The church became an extension of our family. The central element of our life. One woman on the music team called me her granddaughter. We counted the elder and his wife as Aunt and Uncle. Church staff shared holidays with us. They were there for birthdays, adoptions, and to listen when the tension between being a worship director and a teenager growing up in a pastor’s family hit the boiling point. While I planned a wedding during an engagement that ultimately collapsed and crumbled, several members of the staff were included with my family, without an ounce of hesitation.

There were challenges that we conquered, and challenges that threatened to crush us. We had stuck together, but by the time Easter 2011 rolled around, we were wearied and war-battered. The impact of exhaustion and the financial strain of church leadership could be felt 350 miles away, where I was attending college at Oral Roberts University. I knew it was even more stressful in the heart of the fire at home, and was grateful that my family had a chance to recover, to recharge, and to hit the ground running in 2012 with a fresh mission. We were happy, and we were hopeful.

We were very, very wrong.

My family, particularly my parents and teenaged siblings, faced betrayal over the next several months from the very people that we counted on as family. I could only listen as my brother and sister cried over the phone, their sweet spirits heartbroken over the lies that slowly poisoned their relationships with friends in the church.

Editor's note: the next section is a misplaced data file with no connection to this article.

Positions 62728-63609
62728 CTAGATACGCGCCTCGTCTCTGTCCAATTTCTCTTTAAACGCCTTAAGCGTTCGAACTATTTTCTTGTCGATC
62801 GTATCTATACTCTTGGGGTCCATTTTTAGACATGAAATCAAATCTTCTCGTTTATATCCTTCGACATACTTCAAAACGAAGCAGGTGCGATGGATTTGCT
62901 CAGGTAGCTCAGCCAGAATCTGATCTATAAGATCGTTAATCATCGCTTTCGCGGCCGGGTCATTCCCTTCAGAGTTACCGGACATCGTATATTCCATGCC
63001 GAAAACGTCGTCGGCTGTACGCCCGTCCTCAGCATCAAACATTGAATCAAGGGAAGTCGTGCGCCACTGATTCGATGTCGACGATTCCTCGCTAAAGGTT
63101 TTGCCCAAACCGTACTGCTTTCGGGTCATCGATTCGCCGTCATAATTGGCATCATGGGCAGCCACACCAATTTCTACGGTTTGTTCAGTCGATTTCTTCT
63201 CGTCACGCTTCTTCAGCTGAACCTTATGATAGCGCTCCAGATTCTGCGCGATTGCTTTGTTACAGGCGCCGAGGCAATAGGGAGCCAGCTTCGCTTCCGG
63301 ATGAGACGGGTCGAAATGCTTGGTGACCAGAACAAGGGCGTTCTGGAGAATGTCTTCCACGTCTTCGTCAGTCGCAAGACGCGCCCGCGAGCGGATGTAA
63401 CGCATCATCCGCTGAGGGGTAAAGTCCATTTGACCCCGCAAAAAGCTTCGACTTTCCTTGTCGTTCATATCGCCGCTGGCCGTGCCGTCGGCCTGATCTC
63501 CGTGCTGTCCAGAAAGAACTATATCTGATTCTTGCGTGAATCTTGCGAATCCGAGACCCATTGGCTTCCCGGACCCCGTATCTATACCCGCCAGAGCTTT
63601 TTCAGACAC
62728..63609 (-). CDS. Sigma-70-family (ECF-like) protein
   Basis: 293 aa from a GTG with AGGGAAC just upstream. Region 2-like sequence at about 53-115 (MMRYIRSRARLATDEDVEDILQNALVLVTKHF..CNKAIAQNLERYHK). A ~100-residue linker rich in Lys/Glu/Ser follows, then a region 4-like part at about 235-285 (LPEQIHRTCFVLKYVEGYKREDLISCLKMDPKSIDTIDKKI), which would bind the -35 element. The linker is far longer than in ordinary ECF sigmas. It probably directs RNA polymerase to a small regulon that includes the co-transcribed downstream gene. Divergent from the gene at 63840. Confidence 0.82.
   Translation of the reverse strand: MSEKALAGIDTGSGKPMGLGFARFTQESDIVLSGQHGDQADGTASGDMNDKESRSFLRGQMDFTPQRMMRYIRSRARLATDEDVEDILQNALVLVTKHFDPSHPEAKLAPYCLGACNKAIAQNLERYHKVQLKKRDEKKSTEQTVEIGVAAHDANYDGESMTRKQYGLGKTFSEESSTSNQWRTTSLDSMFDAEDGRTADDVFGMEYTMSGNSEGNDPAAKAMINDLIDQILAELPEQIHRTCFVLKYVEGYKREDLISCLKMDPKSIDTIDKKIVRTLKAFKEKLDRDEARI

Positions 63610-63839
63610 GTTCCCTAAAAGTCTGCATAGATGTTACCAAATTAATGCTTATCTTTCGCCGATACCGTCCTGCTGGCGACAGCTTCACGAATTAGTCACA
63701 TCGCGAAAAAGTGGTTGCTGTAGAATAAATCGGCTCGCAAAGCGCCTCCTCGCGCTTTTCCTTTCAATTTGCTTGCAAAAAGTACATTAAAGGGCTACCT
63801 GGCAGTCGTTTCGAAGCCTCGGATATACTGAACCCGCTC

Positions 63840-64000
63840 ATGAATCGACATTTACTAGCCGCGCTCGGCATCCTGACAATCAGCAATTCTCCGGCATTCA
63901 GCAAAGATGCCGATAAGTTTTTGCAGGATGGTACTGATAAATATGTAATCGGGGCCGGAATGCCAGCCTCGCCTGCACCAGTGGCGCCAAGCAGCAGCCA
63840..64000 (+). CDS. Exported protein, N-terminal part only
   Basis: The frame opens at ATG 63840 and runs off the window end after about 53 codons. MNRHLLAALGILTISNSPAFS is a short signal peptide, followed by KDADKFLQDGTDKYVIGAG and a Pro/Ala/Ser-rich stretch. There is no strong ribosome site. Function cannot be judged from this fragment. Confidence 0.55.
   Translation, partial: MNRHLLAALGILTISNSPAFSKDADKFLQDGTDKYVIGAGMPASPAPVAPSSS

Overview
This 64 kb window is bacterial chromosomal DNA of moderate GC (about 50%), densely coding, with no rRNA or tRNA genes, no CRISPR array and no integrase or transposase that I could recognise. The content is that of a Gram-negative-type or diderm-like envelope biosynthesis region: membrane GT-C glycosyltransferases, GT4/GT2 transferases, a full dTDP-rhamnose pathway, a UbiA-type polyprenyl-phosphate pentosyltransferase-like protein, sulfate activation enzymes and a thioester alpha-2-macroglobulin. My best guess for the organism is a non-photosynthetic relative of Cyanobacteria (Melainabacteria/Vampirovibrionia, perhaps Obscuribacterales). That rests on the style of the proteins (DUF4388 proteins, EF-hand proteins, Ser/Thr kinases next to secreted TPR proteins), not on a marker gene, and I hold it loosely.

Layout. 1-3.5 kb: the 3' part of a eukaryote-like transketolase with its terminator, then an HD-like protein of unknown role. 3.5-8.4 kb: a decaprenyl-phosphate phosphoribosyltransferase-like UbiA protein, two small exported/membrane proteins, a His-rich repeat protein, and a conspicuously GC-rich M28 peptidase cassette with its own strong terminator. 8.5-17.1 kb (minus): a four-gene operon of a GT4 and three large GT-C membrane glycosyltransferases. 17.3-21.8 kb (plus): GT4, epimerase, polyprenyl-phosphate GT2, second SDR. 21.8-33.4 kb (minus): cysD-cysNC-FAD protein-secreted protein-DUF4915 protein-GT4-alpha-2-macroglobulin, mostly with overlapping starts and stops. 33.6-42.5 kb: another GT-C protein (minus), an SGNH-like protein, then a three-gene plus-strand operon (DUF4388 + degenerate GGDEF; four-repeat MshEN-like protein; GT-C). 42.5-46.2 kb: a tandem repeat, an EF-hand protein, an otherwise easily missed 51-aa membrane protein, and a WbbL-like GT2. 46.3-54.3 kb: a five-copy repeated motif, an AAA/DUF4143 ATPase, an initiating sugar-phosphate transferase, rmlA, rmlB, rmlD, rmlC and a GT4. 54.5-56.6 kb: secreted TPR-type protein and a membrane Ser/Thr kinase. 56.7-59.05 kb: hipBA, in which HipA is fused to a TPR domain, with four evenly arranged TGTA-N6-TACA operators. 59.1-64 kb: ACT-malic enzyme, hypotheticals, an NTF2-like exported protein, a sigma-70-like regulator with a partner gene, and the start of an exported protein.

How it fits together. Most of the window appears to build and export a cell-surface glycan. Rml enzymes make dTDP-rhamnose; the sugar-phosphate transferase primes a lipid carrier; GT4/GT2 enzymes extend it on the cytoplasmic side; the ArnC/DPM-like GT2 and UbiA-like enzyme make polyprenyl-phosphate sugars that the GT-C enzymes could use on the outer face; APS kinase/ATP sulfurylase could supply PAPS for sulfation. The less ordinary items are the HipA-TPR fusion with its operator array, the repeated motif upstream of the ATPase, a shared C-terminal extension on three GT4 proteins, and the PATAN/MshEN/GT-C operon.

I fought soul-drying bitterness, not for me, because I had the benefit of distance on my side. For my parents, who would give up anything for anybody, and worked themselves into the ground for a decade to keep a roof over our family’s head while providing spiritually, physically, and sometimes financially for the church body.

For my sweet siblings who were persecuted and demeaned by the very adults that were supposed to lead and guide them.

For the first time, I truly resented being a PK. I resented the thousands of hours poured into a church that now had the potential to destroy us. I resented the people who turned so quickly on the pastor that had given them a chance when the rest of the world considered them a societal casualty. I resented the fact that this time that was supposed to be a gift of preciously needed rest and renewal for my parents was turning into a nightmare we couldn’t shake off. I resented being unable to physically do anything to help them.